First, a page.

2. Climate Change

“The outlook for global warming if the world continues its current path is a lot worse than it was just a few years ago, says new research from MIT, making it even more urgent to put in place strong policies to curb greenhouse-gas emissions. The new MIT study, like all climate studies a sophisticated computer model, projects a median temperature rise of 5.2 degrees centigrade in 2100. That’s double the 2.4 degree increase projected in a 2003 study, MIT said. The range of temperature increases that are 90% likely stretches from 3.5 to 7.4 degrees centigrade [6.3F-13.3F].”

— “Climate Change: MIT Study Says Temperatures Could Rise Twice as Much,” Wall Street Journal, May 19, 2009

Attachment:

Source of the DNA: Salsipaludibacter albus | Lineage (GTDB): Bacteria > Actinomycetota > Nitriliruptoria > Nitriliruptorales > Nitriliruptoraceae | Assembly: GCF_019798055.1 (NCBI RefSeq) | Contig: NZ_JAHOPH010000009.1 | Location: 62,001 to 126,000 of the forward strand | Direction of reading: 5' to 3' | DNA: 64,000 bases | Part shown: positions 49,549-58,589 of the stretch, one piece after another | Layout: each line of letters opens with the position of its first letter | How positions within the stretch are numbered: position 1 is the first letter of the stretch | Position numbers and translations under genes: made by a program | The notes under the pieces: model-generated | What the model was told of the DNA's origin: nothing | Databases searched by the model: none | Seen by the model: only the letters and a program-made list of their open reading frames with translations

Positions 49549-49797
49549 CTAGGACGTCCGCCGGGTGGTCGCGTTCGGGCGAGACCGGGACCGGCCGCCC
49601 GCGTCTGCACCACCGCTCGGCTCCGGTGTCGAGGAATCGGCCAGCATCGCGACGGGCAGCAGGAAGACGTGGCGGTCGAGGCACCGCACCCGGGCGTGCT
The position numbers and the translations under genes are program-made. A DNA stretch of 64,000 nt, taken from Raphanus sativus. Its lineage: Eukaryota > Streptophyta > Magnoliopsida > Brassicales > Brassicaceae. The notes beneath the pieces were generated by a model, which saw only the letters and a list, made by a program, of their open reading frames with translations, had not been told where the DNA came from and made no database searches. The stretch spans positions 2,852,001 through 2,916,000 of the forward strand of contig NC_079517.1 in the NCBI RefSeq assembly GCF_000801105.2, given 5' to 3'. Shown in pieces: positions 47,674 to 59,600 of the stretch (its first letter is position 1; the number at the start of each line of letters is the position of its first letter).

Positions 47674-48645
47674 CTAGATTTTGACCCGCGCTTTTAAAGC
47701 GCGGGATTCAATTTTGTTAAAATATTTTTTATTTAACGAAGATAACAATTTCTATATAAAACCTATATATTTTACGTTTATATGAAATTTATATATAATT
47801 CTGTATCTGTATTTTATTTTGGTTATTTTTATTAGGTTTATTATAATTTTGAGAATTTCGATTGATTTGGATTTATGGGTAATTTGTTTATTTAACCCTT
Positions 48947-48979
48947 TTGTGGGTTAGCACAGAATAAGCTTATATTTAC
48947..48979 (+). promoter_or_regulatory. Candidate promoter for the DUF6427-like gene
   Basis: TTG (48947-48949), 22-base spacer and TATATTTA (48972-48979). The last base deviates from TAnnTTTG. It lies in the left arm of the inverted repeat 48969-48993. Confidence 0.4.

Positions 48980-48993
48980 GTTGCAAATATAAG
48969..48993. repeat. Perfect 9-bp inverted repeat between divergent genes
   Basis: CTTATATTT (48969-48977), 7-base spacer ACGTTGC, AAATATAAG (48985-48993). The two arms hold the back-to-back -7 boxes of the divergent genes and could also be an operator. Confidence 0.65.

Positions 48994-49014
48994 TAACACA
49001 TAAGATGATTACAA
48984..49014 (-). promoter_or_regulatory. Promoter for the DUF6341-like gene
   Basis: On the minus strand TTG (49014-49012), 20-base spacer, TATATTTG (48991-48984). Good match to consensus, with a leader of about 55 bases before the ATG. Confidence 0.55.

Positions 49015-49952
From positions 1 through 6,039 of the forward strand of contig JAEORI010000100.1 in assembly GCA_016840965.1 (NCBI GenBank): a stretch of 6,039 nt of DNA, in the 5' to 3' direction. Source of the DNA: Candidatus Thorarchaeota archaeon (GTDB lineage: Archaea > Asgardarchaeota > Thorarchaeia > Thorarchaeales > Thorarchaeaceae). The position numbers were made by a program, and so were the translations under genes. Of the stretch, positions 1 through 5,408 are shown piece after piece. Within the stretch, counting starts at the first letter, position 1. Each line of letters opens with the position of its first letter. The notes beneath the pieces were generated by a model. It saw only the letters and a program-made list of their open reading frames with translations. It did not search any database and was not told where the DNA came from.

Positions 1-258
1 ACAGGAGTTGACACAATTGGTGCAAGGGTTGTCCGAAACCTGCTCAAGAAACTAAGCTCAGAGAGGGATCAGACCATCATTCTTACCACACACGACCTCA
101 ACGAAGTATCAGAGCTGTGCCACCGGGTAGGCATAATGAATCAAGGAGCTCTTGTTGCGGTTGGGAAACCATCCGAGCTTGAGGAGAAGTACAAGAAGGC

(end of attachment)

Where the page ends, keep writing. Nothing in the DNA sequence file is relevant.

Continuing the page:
With a 90 percent degree of certainty, the world’s top scientists believe that our planet’s climate is changing at an accelerating pace, that these changes are caused by humankind, and will have increasingly severe consequences for our world. Naysayers stress the 10 percent scientific probability that man is not the cause of current climate changes, but would you board a plane if you were told it “only” had a 9 in 10 chance of crashing? It is a rare person over the age of thirty who will tell you that the weather is not quite different now from when they were a child; if nothing else, certainly far more erratic, though not always hotter.